The director, Elia Suleiman, observes everything from a distance - a geographical distance - from his diaspora home in Paris - and an even greater psychological distance from what goes on here. He presents the national tragedy with style, gives us a national (and very personal) disaster with a smile. Even the scene of the looting of people's homes in Nazareth, a scene that incurred the wrath of the IDF, which refused on account of it to supply a tank for the production, is done with stylized dance steps. One step forward, one step back; the soldiers of the "Israeli Army" (as it was still called then), fold the stolen silk tablecloth taken from an abandoned house. Have we ever seen the plunder of 1948 in a movie? I don't think so. Now we get it complete with dance steps, a choreography of plunder. Suleiman, perhaps the most stylish Palestinian director, presents: a political autobiography. A native of Nazareth, he based the screenplay on his father's diaries and the letters his mother wrote to her relatives who were forced to flee from here. The tale in a nutshell: The father tried to fight against the Israeli occupation and his son decided to go into exile and observe the whole thing from afar. Does this mean that Suleiman decided to give up? To surrender? That not only is despair more comfortable in Paris, it also derives from a conscious and rational choice? It seems to me the answer is yes. Children pay for their parents' mistakes.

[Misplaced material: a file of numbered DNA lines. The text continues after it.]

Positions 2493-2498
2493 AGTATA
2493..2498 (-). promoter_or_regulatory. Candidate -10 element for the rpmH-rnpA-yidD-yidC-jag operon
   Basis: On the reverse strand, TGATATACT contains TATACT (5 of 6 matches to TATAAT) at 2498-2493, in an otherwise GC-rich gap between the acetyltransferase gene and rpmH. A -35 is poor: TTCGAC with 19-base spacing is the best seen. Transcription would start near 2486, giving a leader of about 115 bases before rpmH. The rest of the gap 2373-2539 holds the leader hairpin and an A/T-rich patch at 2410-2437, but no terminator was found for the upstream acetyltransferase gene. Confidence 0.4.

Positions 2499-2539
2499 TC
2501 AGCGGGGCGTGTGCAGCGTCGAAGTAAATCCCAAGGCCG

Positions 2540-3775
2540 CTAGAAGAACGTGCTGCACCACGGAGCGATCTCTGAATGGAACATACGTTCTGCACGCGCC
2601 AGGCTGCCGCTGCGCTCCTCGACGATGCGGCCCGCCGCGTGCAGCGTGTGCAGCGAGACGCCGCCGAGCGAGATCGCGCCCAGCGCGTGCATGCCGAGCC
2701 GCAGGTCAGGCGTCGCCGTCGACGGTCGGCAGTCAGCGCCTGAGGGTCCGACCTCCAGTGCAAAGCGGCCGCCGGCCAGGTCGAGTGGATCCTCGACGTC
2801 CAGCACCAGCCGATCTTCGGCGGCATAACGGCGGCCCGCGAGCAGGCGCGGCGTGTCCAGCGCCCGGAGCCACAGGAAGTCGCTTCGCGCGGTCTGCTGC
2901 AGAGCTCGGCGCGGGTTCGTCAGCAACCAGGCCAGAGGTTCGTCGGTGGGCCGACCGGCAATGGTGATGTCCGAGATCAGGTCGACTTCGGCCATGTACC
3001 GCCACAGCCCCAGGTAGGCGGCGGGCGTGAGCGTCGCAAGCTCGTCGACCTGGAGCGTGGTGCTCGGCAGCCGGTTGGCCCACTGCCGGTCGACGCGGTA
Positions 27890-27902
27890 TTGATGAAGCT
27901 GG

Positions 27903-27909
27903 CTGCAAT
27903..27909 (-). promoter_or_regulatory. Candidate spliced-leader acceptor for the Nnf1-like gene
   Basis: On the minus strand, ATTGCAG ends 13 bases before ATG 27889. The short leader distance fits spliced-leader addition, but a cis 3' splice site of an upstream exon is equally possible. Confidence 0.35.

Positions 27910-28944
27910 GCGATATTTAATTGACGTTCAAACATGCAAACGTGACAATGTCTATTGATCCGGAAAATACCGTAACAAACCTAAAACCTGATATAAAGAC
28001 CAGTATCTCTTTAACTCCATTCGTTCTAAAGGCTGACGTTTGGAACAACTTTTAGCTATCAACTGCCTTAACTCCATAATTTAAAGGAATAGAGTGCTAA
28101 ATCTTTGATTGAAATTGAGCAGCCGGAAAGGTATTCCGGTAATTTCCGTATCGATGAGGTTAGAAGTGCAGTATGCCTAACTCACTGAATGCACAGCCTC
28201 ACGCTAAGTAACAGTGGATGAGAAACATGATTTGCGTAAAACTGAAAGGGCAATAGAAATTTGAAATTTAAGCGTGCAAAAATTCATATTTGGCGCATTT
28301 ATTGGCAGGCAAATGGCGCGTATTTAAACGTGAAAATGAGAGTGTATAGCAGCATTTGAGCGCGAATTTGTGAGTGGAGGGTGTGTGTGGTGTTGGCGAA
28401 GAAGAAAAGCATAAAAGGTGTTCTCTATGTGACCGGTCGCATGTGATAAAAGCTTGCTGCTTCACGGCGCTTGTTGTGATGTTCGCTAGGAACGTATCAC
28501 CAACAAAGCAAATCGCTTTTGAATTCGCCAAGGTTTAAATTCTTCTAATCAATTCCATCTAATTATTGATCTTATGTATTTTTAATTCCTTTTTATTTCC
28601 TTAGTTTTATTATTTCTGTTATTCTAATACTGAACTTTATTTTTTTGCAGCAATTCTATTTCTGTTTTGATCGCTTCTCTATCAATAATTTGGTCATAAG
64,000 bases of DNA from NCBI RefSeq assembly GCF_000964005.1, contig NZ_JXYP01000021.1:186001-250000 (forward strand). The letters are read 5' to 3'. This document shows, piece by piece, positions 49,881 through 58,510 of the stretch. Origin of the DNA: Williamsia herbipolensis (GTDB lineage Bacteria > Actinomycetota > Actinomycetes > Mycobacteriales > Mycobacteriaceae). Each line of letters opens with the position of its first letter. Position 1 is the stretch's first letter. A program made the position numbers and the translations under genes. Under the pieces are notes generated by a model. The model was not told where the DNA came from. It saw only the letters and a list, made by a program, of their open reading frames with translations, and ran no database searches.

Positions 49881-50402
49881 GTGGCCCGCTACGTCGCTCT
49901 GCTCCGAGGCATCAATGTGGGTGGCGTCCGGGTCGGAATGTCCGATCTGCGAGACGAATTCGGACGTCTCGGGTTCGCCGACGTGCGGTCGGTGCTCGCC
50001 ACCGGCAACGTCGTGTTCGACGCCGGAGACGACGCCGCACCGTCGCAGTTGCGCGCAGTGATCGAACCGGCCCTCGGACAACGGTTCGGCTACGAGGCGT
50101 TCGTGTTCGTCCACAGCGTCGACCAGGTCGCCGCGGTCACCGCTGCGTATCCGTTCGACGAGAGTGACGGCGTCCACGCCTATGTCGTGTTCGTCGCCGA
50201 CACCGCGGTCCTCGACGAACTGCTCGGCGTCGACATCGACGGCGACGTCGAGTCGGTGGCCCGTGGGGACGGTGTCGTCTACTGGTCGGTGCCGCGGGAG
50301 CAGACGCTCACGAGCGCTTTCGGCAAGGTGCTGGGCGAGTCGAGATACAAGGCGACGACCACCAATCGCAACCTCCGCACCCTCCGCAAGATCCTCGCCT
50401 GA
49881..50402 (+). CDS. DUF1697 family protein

Suleiman is not alone. The writer and lawyer Raja Shehadeh, whose first book was an intellectual political work, has now published a guide to hiking in Palestine. The serial administrative detainee Imad Saba, a keen intellectual warrior, has lived in exile in Holland for years. And there are others like them. Zionism has been victorious: Their finest people have given up. When I say this on the phone to Suleiman, at his home in Paris, he laughs, and the laughter also sounds a little bitter to me, but he hastens to deny it: "I always cling to the hope that lies in the cinema. Making a movie is a step that signifies hope, not despair."

It is still a melancholy film, but one can't help laughing at times: Such as when the starchy Israeli education minister (producer Avi Kleinberger in a guest role) visits an Arab school in Nazareth, where he is greeted by kids waving mini Israeli flags and singing Israeli Independence Day songs. One can't help but smile when the school principal catches the small boy Suleiman and angrily asks him: "Who told you that America is colonialist?" One can't help but smile at the unforgettable scene in which a tank turret dancingly follows Suleiman as he enters a hotel in Ramallah; or when the Israeli policeman brings Suleiman, who has returned from exile, a plate of tabbouleh; or at the Arab prisoner who yanks the Israeli policeman to whom he is handcuffed hither and thither; or at the armed and grotesque soldier from the Arab "Salvation Army" who has no idea where Jenin or Nablus are and where he is supposed to fight; or at the white flag of surrender that covers the windshield of an old Mercedes, blocking the view of its Arab occupants, who are simultaneously trying to evade an Israeli plane flying overhead; or at the hero's mother, who sits quietly on her balcony as the sky behind her fills with Christmas fireworks, which to an Israeli viewer immediately call to mind Independence Day celebrations; or at the pole vaulter who easily vaults over the separation fence.